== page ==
It also uses less memory because when you use the batch render menu item, that spawns a completely new separate render process. So what you have is your scene open in maya taking however much memory it takes. You also have a second maya version running silently in the background actually rendering, using the same amount of memory. Unless you close the interactive maya session after launching your batch render, you'll use twice as much memory as if you used a render script.
Take this second example:
I have a complex shot broken into 15 different maya files. Each take about 5 - 20 minutes to open based on complexity. I need to render each one of them for a delivery. It would be very combersome to open all of these files and launch a batch render. Especially waiting until one completely finished until starting the next. With the command line render you can stack these render commands to run one after the other by putting them into an executable text file (called a script):
on windows create a new text file. rename the extension '.cmd' without the quotes.
On linux create a new text file and change its permissions to executable by running chmod +x fileName
enter this into the file:
render -renderer sw scene1.ma
render -renderer sw scene2.ma
render -renderer mr scene3.ma
render -renderer sw scene15.ma
when you double click (or execute the script in a shell on linux) the text file it will launch the first command it encounters in the file. Once that render is finished it will continue onto the next render automatically until it finishes the final command. If an error is encountered in one of your renders which causes it to exit the other render commands will still run.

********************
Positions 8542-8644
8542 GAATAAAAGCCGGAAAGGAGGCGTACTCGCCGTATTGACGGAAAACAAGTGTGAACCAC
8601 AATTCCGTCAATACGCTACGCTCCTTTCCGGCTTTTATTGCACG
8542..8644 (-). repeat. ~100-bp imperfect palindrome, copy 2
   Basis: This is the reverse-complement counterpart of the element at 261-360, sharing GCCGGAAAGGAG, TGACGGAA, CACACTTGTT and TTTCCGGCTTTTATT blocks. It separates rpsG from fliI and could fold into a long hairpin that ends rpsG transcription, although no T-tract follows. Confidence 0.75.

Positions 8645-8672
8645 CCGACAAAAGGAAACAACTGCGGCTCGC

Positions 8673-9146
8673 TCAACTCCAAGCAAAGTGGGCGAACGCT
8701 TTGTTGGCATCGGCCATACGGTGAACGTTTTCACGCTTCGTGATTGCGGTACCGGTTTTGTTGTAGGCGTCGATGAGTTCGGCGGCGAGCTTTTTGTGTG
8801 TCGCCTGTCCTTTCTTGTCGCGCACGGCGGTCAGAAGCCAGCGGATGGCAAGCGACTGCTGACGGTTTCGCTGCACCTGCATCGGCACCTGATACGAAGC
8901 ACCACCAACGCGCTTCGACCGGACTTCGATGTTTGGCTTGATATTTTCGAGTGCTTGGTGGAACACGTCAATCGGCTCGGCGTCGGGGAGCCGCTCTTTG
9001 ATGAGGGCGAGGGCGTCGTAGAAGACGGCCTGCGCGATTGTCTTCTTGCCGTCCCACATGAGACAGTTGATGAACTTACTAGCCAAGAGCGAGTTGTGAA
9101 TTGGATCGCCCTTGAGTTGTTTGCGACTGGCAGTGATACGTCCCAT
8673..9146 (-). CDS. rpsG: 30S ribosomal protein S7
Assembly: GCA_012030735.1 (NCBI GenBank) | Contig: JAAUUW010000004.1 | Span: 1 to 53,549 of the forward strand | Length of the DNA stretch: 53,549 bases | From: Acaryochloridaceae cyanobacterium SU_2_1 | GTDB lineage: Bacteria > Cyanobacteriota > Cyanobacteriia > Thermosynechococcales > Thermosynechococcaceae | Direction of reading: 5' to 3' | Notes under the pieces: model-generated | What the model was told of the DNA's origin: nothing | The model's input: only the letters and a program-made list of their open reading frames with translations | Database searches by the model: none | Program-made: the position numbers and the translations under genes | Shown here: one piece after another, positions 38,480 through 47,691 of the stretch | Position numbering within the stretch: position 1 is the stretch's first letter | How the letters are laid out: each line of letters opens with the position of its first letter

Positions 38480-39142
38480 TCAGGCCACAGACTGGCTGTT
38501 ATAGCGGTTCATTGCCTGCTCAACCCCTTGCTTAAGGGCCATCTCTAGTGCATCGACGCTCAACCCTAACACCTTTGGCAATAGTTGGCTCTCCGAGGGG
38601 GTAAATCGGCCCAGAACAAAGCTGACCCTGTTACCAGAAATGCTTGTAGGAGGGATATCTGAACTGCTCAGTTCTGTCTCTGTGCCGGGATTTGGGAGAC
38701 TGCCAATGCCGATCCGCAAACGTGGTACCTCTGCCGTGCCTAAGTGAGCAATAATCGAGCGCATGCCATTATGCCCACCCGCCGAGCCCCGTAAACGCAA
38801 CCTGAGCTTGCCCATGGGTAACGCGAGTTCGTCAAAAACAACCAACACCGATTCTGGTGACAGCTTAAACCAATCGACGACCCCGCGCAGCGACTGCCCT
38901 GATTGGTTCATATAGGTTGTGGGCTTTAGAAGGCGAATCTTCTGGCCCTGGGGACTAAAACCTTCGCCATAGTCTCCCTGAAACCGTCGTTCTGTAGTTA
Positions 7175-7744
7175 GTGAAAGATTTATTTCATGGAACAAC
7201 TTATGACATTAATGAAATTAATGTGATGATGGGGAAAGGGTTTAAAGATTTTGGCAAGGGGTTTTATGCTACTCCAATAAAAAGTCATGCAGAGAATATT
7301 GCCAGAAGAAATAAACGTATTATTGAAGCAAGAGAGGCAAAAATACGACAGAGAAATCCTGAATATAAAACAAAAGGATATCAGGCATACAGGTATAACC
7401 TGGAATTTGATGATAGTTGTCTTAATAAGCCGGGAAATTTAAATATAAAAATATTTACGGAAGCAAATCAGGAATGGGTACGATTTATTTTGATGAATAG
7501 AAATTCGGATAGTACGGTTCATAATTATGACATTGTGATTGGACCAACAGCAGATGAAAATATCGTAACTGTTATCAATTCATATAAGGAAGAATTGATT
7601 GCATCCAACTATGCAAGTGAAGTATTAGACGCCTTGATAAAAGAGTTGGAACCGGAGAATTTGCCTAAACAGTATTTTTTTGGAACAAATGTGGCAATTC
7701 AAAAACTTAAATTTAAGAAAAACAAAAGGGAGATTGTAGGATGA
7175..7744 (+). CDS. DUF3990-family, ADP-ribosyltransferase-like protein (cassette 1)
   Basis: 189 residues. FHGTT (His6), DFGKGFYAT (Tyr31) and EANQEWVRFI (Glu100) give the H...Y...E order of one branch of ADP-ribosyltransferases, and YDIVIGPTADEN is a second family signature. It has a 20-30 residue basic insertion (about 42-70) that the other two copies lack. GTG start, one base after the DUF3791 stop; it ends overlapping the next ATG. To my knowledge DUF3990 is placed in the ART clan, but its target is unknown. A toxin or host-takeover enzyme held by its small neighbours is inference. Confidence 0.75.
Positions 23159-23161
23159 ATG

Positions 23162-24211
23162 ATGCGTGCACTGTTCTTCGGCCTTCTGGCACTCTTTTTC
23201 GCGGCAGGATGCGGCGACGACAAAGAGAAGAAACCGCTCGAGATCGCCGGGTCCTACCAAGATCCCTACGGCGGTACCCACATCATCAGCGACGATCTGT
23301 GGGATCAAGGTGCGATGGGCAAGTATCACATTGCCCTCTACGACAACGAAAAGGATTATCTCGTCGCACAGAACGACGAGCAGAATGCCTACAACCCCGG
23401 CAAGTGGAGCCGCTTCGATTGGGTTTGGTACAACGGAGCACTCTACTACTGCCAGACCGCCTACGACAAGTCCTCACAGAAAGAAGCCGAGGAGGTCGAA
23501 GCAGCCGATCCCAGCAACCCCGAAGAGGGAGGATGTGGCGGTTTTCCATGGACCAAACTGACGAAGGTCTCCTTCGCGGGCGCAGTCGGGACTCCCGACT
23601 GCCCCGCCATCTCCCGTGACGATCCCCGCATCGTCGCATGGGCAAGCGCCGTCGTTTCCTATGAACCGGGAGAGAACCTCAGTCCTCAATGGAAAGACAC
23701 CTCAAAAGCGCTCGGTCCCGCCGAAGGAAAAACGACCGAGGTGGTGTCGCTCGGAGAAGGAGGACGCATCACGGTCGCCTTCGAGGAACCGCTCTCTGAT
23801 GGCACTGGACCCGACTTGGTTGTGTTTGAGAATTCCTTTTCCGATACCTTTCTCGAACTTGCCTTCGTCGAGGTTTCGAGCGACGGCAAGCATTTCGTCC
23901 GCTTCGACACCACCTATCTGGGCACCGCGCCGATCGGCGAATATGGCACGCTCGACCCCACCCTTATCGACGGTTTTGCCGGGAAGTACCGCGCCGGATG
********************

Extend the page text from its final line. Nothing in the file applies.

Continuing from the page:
This workflow is priceless for people running a lot of renders. It may be a little tricky to set up, but once it works it is so much better than opening a maya file to render it.
Also note that there are a LOT of command flags that let you override almost every aspect of the render globals. This way you can tweak your render settings without launching your maya scene, run multiple versions at different resolutions, also control exactly where your images go and what they are named. It is there for a reason.
It wont run your renders faster, but it will make it easier for you to control your rendering.
Hey sean! Long time no talky! Good to see that your coming up for air. Since were on the topic of command line rendering, i'm going to hijak the thread yet again :)
Does anyone know how to get maya's software rendering engine to spit out verbose mode progress reports like it does in the program when you batch render (or render a still frame for that matter). What i mean by that is when you do it from the app, it says 10% done of frame blah.00.sgi From the command prompt it does not. There used to be a verbose switch in the render globals way back in the day, but this his disspeared somehwere along the way. I've asked around, and nobody seems to know (or care) how to do this. Maybe i'm just too information greedy. Mental ray does this by turning on progress message in the mental ray section of the render globals, but maya software is nowhere to be found..
Just thought i'd chime in while we were on the topic.
Yeah that option went away around version 3 or 4 and has never come back. Perhaps old Alias found performance issues with it.
Thanks for the explanation, Sean. That does make sense. I need an aspirin about now after reading that twice but I get it.